• Up to $3.5 million will support independent research that will answer a number of important questions, including whether a strong pipeline results in student achievement gains; and
  • $850,000 will provide needed expertise and learning opportunities to the six districts.

See also:

What makes an effective school principal?

“We have … selected exemplary urban districts that are well on their way to putting in place the training and support necessary to have enough effective principals for all of their schools,” said Will Miller, president of the Wallace Foundation. “The crucial question these grants and the associated research will explore is: Can building a stronger principal pipeline improve teaching quality and student achievement district-wide?”

An answer to this question will provide education decision-makers with a key missing piece of the school reform puzzle. Research suggests that leadership is second only to teacher quality among school influences on student learning, but more needs to be known about whether efforts to improve leadership pay off for student achievement and whether these efforts can achieve results at the scale of an entire district.  If the results are positive, policy makers will know more about whether and how to invest in such improvements.

Over the next five years of the initiative, the six districts will be able to replace all their retiring principals and assistant principals with graduates of high-quality training programs. As important, the initiative will allow the districts to evaluate the performance of these novice school leaders once they are on the job—and then provide them with mentoring and other forms of professional development that address needs determined by the evaluations. The districts project that by the end of the initiative they will have filled at least two-thirds of their principal slots with highly-qualified school leaders.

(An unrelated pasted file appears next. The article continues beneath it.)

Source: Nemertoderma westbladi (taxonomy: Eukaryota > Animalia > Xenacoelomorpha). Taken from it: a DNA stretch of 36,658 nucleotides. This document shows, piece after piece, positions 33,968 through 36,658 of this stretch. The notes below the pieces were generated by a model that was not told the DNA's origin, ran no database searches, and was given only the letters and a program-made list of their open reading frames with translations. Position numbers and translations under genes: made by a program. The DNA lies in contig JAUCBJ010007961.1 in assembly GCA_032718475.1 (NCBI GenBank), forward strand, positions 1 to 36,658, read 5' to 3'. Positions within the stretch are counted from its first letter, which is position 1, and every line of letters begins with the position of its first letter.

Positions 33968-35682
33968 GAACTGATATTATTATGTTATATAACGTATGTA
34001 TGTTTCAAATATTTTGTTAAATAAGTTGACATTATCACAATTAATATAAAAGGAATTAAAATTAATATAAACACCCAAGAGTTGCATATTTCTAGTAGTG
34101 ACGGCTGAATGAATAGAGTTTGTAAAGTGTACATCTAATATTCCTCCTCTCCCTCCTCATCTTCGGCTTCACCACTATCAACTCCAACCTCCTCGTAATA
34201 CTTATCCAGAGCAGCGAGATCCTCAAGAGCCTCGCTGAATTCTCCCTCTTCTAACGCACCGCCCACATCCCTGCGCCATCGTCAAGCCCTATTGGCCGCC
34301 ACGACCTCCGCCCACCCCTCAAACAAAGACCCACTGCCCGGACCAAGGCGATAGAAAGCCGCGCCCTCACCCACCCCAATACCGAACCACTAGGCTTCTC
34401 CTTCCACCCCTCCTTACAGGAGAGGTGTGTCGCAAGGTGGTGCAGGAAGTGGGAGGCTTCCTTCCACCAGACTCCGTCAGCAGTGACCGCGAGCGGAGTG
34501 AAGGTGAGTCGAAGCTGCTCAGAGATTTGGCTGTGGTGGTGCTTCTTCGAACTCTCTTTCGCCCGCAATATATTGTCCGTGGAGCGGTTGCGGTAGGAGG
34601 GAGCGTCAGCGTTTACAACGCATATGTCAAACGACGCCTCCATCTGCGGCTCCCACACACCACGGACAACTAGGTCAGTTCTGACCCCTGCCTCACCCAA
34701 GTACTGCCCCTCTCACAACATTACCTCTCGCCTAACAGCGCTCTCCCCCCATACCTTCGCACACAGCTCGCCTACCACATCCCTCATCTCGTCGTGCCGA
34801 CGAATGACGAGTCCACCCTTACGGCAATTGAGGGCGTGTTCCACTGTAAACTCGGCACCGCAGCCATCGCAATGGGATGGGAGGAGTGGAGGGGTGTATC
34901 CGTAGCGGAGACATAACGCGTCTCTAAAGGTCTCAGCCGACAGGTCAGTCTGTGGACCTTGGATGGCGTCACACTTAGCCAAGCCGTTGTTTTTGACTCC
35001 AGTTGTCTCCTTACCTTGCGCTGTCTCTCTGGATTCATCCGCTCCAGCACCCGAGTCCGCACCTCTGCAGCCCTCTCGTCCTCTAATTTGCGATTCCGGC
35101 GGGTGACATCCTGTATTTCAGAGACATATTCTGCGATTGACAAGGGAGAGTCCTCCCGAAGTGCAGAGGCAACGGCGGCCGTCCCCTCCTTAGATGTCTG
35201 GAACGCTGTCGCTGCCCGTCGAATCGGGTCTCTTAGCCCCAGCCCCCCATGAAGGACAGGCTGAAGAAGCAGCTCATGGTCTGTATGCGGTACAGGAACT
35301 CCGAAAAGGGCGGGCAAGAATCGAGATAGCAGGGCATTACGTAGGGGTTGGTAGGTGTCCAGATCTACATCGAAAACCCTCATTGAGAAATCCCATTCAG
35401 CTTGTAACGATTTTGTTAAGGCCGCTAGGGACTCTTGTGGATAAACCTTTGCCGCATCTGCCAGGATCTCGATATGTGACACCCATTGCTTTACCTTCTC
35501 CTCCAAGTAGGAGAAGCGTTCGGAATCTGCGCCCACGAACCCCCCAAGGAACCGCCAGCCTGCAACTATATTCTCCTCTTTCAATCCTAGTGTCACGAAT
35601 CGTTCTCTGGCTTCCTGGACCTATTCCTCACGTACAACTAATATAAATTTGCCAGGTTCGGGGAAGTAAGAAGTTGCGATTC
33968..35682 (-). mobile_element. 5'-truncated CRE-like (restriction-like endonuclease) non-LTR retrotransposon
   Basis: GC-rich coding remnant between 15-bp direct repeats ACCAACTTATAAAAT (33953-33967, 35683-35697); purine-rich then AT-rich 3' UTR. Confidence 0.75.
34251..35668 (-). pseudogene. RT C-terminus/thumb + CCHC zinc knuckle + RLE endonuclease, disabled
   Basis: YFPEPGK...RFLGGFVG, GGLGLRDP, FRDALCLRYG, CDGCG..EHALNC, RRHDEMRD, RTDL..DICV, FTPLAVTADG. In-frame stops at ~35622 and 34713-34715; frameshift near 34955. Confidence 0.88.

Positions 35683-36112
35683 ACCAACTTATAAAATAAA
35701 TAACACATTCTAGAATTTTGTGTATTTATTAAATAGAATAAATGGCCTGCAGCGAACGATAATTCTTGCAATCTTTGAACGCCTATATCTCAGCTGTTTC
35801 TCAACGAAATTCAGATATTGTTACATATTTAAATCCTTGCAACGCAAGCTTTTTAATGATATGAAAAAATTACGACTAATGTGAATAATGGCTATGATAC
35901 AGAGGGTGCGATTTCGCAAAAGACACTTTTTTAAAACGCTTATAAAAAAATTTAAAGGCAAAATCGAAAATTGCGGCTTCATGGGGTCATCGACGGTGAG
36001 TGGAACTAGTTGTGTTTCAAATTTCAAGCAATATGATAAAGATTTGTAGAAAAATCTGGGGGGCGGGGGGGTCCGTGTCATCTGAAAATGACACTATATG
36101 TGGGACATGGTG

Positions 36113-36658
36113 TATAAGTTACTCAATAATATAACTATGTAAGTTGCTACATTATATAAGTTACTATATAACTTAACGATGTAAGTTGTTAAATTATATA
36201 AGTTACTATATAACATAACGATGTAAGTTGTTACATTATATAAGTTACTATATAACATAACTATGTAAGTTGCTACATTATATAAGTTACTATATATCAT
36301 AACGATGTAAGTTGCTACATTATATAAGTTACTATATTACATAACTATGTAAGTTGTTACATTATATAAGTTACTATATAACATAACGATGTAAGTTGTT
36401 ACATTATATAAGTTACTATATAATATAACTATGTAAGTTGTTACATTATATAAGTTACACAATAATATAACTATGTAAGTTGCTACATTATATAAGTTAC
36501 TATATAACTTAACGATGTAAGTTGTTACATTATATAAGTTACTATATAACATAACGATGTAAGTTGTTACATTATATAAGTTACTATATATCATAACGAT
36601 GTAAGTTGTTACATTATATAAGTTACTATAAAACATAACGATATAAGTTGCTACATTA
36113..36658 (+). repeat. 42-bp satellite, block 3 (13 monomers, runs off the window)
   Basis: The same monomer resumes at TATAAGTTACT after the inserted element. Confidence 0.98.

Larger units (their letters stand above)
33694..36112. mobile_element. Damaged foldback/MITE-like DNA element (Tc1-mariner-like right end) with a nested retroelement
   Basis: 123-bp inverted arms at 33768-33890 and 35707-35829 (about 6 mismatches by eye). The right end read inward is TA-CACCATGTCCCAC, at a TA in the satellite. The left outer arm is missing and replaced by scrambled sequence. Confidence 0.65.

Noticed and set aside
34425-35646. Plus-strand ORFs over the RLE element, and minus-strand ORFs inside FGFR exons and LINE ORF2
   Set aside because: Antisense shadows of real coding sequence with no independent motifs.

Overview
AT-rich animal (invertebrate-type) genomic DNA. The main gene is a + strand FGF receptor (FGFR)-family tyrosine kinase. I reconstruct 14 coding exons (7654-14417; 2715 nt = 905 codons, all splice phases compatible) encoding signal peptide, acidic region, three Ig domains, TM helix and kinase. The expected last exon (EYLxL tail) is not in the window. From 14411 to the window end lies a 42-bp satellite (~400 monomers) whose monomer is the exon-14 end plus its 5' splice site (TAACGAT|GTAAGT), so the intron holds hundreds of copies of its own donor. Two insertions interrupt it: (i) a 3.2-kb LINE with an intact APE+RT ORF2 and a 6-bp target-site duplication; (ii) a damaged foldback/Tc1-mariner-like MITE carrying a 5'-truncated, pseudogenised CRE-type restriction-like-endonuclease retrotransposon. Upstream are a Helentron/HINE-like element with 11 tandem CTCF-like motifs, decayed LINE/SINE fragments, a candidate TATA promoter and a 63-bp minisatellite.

Throughout the endeavor, independent researchers—to be selected by the foundation in coming months—will be examining the six efforts, in part to see what works and what doesn’t in putting a district-wide pipeline together. By the sixth year, the researchers will measure the effects on student achievement of principals who have emerged from these pipelines. The research team periodically will publish reports about its findings.

Gwinnett County Public Schools (GCPS) will work with the University of Georgia, the University of West Georgia, and the Georgia Leadership Institute for School Improvement. J. Alvin Wilbanks, GCPS’ chief executive officer and superintendent, and the nation’s longest-serving urban superintendent, said the district already has put a priority on closing the achievement gap and looks forward to “hard evidence about whether and how building a complete pipeline of effective principals can boost student achievement.”

School leadership often has been overlooked as an education improvement strategy, the foundation says, despite the evidence that leadership influences student achievement. Indeed, there are virtually no documented instances of troubled schools being turned around without effective principals. One reason is that the principal is the single most important factor in determining whether a school can attract and keep the high-quality teachers necessary to turn around struggling schools.

The Wallace Foundation also will make additional grants to support the districts in their efforts to strengthen and complete their principal pipelines. These include $600,000 for Education Development Center (EDC), a global nonprofit organization, to work with each district to assess the quality of its leader training programs using a tool previously developed by EDC with Wallace support. Based on that assessment, EDC will recommend ways to improve principal training to each district and its training programs.

Wallace also gave a two-year grant of $250,000 to the New York City Leadership Academy to manage creating a “learning community” among the six districts so they can exchange ideas, discuss common problems and engage with the evaluators and other experts.

See also:

What makes an effective school principal?